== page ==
A classic good-vs.-evil story set in a world ripe with opportunity for creative expansion.


In her debut novel, Hodgson invents a universe where nearly every star in the solar system contains life.

Teenage siblings Stella and Isaac lead a normal, if isolated, childhood on Earth. But after their parents’ sudden death, they learn that their mother and father were powerful royalty of the Zodiacs, the 12 constellations surrounding the sun. Stella and Isaac were raised in hiding after the evil Gershon overthrew the Zodiacs’ true rulers. (Their parents knew Gershon would never look for them on Earth, a place considered insignificant based on the low intelligence of its inhabitants.) Now, only Stella and Isaac possess the special skills to overthrow the vindictive regime and reclaim their rightful throne. While Isaac takes on the role of intrepid hero, Stella struggles with the circumstances: She lacks self-confidence and doesn’t believe she’s capable of saving the world. The characters’ feelings, spanning from incredulous to inquisitive to enlivened, are refreshingly believable within the book’s wholly fantastical setting. Despite their grief and naiveté, both teens prove to be natural leaders as they vow to avenge their parents’ deaths and to rescue the oppressed Zodians. But young Stella and Isaac don’t have to battle Gershon and his followers alone; winged horses from the Pegasus constellation volunteer to aid, as do dragons from Draco. Though they eventually face off with Gershon, Stella and Isaac spend the majority of the book practicing their powers—including an ability to travel as “Shooting Stars” from star to star—and learning the basics about the universe that is new to them, in preparation for a battle yet to come. There’s much that Hodgson can develop in future installments, and readers will be eager to learn more about this magical world.

A classic good-vs.-evil story set in a world ripe with opportunity for creative expansion.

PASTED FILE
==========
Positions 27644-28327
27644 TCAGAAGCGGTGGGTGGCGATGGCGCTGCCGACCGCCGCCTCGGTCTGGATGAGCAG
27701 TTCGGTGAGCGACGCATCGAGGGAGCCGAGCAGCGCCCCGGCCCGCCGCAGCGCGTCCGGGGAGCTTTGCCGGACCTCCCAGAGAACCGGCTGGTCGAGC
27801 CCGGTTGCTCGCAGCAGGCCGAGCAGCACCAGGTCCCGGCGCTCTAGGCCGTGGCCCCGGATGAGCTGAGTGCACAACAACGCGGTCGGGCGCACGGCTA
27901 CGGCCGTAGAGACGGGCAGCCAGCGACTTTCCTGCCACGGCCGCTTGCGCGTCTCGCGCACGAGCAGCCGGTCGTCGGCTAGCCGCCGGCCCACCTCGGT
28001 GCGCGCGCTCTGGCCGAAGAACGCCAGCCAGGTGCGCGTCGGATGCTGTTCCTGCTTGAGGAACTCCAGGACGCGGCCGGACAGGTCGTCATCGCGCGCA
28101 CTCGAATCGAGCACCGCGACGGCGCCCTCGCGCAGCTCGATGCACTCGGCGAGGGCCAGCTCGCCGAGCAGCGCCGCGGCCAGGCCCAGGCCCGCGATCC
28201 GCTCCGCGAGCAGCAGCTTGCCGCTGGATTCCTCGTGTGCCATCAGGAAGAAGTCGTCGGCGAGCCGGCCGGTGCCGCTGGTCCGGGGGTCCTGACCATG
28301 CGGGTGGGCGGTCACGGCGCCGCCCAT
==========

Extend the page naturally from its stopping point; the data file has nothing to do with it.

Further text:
Pub Date: Jan. 25, 2012

ISBN: 978-1469931616

Page Count: 308

Publisher: CreateSpace

Review Posted Online: May 10, 2012

Kirkus Reviews Issue: July 1, 2012

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The seemingly ageless Seeger brings back his renowned giant for another go in a tuneful tale that, like the art, is a bit sketchy, but chockful of worthy messages. Faced with yearly floods and droughts since they’ve cut down all their trees, the townsfolk decide to build a dam—but the project is stymied by a boulder that is too huge to move. Call on Abiyoyo, suggests the granddaughter of the man with the magic wand, then just “Zoop Zoop” him away again. But the rock that Abiyoyo obligingly flings aside smashes the wand. How to avoid Abiyoyo’s destruction now? Sing the monster to sleep, then make it a peaceful, tree-planting member of the community, of course. Seeger sums it up in a postscript: “every community must learn to manage its giants.” Hays, who illustrated the original (1986), creates colorful, if unfinished-looking, scenes featuring a notably multicultural human cast and a towering Cubist fantasy of a giant. The song, based on a Xhosa lullaby, still has that hard-to-resist sing-along potential, and the themes of waging peace, collective action, and the benefits of sound ecological practices are presented in ways that children will both appreciate and enjoy. (Picture book. 5-9)

Pub Date: Oct. 1, 2001

ISBN: 0-689-83271-0

Page Count: 40

Publisher: Simon & Schuster

Review Posted Online: May 20, 2010

Kirkus Reviews Issue: Sept. 15, 2001

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Like the quiet lap of waves on the sand, the alternating introspections of two Bahamian island children in 1492. Morning Girl and her brother Star Boy are very different: she loves the hush of pre-dawn while he revels in night skies, noise, wind. In many ways they are antagonists, each too young and subjective to understand the other's perspective—in contrast to their mother's appreciation for her brother. In the course of these taut chapters concerning such pivotal events as their mother's losing a child, the arrival of a hurricane, or Star Boy's earning the right to his adult name, they grow closer. In the last, Morning Girl greets— with cordial innocence—a boat full of visitors, unaware that her beautifully balanced and textured life is about to be catalogued as ``very poor in everything,'' her island conquered by Europeans. This paradise is so intensely and believably imagined that the epilogue, quoted from Columbus's diary, sickens with its ominous significance. Subtly, Dorris draws parallels between the timeless chafings of sibs set on changing each other's temperaments and the intrusions of states questing new territory. Saddening, compelling—a novel to be cherished for its compassion and humanity. (Fiction. 8+)

Pub Date: Sept. 14, 1992

ISBN: 1-56282-284-5

Page Count: 80

Publisher: Hyperion

Review Posted Online: May 20, 2010

Kirkus Reviews Issue: Aug. 15, 1992

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